Effects of vegetables and fruit with varying physical damage, fungal infection, and soil contamination on stability of aqueous ozone

Sorivan Chhem-Kieth, Lars Holm Rasmussen, Mette Rosenfjeld, Mogens Larsen Andersen

Research output: Contribution to journalJournal articleResearchpeer-review

Abstract

The application of aqueous solutions of ozone for surface disinfection is an effective novel green technology with a potential for replacing the use of persistent chemicals in postharvest treatments. However, successful disinfection requires certain levels of ozone to be maintained throughout the process. The decay rates of aqueous ozone were found to vary with the presence of different fruit and vegetables commodities (apples, carrots, onions, celeriac, and pears). Pure aqueous ozone had a half-life of 3200 s, whereas the half-life of ozone was found to range with increasing cross-cut areas between 2177 and 291 s for apples, 573 and 345 s for carrots, 541 and 113 s for onions, 2800 and 253 s for pears, and 362 and 165 s for celeriac. With soil particles present, the ozone half-life dropped to 59 s for celeriac. Parallel measurements reported strong to moderate effect of soil particles (51–626 s, 10 g soil/L ozonated water), and naturally occurring fungi (850–2294 s, 0.25 g fungi mix/L ozonated water) on ozone half-life. In summary, presence of organic compounds, notably by damaged commodities, increase ozone decay and illustrate the need to correctly identify important ozone-depleting parameters, which is crucial for understanding the efficiency of ozone-based washing systems.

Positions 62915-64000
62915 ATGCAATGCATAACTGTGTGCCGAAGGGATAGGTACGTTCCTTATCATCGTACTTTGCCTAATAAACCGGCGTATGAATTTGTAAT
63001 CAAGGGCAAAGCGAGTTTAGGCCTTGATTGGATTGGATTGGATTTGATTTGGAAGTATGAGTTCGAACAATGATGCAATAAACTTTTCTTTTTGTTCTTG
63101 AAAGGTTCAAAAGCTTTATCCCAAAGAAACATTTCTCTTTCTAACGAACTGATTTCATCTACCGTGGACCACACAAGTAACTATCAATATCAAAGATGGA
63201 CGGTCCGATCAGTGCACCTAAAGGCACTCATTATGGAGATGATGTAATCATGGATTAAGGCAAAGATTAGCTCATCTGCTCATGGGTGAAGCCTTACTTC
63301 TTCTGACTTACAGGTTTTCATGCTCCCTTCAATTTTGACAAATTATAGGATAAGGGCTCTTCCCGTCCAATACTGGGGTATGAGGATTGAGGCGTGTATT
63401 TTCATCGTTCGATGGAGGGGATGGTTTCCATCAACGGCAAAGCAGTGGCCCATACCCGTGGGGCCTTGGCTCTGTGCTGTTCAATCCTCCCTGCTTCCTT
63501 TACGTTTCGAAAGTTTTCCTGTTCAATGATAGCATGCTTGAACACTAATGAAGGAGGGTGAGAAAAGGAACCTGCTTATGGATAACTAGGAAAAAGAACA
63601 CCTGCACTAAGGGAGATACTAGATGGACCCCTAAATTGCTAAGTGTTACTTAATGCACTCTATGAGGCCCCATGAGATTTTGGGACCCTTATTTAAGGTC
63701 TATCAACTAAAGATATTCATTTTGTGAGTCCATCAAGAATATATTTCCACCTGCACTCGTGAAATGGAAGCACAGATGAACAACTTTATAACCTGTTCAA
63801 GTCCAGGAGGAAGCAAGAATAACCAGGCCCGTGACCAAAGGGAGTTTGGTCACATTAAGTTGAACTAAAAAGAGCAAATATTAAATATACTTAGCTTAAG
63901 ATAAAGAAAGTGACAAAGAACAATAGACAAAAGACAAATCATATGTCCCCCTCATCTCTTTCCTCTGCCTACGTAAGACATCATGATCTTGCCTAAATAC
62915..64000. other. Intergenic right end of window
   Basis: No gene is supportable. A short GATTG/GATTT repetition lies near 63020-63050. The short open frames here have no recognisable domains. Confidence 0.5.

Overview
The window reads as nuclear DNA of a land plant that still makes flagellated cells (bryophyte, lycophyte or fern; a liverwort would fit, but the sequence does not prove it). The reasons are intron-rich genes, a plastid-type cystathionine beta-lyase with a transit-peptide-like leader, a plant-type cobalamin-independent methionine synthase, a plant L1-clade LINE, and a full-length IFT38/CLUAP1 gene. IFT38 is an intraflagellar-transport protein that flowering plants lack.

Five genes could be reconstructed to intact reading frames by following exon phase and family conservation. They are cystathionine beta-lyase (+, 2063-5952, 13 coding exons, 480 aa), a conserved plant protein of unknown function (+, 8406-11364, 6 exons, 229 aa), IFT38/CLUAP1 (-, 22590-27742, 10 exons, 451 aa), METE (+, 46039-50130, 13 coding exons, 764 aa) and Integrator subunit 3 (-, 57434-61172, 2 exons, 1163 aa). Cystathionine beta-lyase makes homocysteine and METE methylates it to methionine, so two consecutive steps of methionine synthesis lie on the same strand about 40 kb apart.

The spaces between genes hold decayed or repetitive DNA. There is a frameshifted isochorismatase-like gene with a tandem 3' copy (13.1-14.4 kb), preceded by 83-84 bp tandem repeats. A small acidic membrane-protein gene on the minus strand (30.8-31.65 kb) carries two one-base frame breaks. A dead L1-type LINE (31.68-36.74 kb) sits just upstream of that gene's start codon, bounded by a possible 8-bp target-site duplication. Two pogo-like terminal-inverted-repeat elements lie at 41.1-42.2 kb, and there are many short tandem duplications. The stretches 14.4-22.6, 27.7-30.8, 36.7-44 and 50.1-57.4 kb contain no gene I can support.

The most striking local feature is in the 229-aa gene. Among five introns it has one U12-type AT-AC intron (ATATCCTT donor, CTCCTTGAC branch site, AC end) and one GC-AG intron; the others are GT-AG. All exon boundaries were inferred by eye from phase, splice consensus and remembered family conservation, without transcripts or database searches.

Original languageEnglish
Article number102157
JournalFood Bioscience
Volume50
ISSN2212-4292
DOIs
Publication statusPublished - Dec 2022

Keywords

  • biomedical laboratory analysis
  • ozonated water
  • ozone decay
  • postharvest cleaning

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